The subject of pulling off the winning shots is all in the art of mastering the controls, as it’s not a case of pressing “X” and the shot happens. When you step up to the table, you will see your cue and two ghost lines, one line is the aim line to the ball you are trying to hit and the second line is the path of the cue ball after making the shot. You will have to keep an eye on this as if the cue ball goes in a pocket, you will foul the shot and gift points to the opponent. To make long range shots I found this more difficult, as it is harder to see the path of the shot and more difficult to make the pot. Also, the longer the shot, the less accurate it is, but believe me… It’s very rewarding when it comes off.
To make the shots you have a power bar to the left of the screen, where you can adjust the power of the shot. When you have the power you think you need then it’s time to pull off the ‘killer shot’. To do this, you use the right analog stick, pull down to start the bar going and let go at the set point on the bar to release the cue and make the shot. You need to time this right as overhitting it will ruin your shot and make things harder for your next shot. Underhit it and you will foul your shot: depending on your opponent, this could mean the frame and even the match. This also happens if you miss a shot, therefore handing the advantage to your opponent. At times this can become frustrating as they can clear the table in front of your very eyes.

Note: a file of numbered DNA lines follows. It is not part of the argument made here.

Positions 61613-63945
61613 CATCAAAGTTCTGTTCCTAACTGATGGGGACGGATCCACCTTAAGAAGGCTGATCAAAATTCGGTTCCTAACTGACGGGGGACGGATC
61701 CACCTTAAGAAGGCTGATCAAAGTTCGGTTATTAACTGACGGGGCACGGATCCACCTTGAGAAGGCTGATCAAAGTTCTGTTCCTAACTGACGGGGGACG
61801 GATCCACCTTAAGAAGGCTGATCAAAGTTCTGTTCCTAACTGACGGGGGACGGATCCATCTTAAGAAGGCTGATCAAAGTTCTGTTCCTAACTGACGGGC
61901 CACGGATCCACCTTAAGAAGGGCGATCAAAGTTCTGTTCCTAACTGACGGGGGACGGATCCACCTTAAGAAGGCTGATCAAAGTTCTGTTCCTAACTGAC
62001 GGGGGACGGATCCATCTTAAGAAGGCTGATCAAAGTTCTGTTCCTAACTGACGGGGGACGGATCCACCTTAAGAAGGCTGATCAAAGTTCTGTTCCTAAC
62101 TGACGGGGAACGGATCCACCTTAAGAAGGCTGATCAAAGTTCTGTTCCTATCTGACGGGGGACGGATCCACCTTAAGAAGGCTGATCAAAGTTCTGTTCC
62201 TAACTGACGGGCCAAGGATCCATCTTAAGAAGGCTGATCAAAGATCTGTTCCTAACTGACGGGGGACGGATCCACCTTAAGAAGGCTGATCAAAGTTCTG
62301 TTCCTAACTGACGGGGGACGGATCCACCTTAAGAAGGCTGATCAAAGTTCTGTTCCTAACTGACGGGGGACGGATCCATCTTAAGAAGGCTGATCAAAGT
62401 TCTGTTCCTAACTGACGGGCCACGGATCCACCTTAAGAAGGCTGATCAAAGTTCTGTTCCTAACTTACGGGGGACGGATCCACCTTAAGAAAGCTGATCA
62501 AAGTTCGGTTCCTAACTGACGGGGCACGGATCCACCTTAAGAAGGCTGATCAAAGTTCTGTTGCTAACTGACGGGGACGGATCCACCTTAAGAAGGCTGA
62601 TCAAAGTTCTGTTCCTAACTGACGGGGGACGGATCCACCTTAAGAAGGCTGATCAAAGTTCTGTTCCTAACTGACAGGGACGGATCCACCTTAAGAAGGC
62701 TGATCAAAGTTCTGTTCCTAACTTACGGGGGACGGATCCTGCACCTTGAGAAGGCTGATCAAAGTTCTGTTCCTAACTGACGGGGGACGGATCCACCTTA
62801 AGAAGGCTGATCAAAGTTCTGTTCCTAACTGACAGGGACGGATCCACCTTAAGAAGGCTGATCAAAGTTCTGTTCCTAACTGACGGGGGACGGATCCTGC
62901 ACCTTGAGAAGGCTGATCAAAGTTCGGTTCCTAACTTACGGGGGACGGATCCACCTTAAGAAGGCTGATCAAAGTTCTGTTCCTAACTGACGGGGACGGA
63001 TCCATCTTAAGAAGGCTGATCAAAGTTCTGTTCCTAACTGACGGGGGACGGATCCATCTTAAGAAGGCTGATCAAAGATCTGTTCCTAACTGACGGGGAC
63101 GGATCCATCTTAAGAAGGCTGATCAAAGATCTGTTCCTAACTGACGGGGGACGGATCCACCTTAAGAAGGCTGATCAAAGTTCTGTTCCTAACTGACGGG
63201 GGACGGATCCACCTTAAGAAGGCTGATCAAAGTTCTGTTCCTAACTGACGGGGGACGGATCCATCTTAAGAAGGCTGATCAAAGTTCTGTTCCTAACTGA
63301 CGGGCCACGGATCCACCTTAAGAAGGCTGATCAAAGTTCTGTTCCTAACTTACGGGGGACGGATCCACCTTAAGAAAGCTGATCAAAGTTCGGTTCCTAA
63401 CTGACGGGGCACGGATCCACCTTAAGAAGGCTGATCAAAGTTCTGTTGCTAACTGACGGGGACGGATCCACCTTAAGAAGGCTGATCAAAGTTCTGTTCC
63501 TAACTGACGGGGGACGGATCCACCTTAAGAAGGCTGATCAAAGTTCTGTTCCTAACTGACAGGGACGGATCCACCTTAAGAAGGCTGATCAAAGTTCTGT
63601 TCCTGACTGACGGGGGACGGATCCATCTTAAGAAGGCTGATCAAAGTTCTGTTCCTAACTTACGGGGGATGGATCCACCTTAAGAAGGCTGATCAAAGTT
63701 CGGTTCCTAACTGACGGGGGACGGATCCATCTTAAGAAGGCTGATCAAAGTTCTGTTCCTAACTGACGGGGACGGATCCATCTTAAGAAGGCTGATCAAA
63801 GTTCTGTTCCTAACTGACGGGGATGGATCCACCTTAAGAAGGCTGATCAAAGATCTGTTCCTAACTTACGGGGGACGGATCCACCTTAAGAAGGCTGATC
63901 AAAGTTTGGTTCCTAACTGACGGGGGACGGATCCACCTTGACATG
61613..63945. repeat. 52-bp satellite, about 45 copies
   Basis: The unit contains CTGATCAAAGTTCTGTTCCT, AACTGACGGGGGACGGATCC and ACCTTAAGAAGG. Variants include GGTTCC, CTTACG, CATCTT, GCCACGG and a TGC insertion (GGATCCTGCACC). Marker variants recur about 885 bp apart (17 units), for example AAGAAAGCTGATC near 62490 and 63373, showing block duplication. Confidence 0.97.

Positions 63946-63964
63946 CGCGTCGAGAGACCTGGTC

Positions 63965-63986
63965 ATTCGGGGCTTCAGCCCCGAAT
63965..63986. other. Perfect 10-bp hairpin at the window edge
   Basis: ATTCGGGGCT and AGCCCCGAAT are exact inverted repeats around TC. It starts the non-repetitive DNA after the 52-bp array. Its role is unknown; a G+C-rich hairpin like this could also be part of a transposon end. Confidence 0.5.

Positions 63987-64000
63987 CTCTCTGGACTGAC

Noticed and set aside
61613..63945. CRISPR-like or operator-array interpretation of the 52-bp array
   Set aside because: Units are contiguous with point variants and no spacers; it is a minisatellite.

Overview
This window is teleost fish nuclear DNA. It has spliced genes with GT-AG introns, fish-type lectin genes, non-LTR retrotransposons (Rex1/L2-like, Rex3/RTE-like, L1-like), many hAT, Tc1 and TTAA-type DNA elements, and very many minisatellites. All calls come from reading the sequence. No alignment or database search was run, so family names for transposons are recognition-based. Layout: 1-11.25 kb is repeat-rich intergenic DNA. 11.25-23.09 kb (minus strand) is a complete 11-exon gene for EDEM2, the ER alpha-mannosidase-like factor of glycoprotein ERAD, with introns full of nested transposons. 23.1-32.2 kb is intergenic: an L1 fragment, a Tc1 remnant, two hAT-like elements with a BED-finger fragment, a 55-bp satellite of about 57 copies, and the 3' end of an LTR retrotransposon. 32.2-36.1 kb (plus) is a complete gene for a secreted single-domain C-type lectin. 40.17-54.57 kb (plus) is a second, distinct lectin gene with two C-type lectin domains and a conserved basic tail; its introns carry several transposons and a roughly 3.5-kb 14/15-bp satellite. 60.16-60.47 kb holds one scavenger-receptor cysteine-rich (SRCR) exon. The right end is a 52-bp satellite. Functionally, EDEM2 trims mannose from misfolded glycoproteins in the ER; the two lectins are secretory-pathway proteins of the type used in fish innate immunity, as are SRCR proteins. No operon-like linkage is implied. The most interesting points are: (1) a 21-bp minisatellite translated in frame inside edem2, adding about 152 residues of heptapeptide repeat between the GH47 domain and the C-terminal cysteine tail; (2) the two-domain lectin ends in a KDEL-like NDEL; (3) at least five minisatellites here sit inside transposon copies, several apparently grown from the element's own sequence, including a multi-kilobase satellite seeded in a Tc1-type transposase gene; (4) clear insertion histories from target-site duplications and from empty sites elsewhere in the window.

It is a difficult game to master but also, on the other hand, a very rewarding game when you can pull off the shots, and this becomes addictive as you’ll want to play for more wins.
Expanding on the single player, you also have the most immersive career modes I have come across such as the choice of Pro Seasons, where you can pick one of the big names to play as and go through the seasons aiming for the top. In an opposite direction you can also pick Rising Stars, where you have a selection of the brightest upcoming stars of the game to choose from and take them up to superstardom.
Pro Seasons is the slightly easier option as you are either against a player with a similar or lower ranking as you. Rising Stars is a greater challenge as you play as a lot lower rank up against the bigger names with the aim to qualify for the open challenges and then the World Championships.
You do also have some customisation options for your selected pro in the My Pro section, letting you change the colour of the outfit and shoes or the style of cue. Unfortunately, there is no option to create your own pro which is a massive minus for me. But fear not, the developers are already listening to the gamer’s feedback and sending out patches to fix certain parts of the game, so you never know… maybe it won’t happen in this game but future in games it may well feature.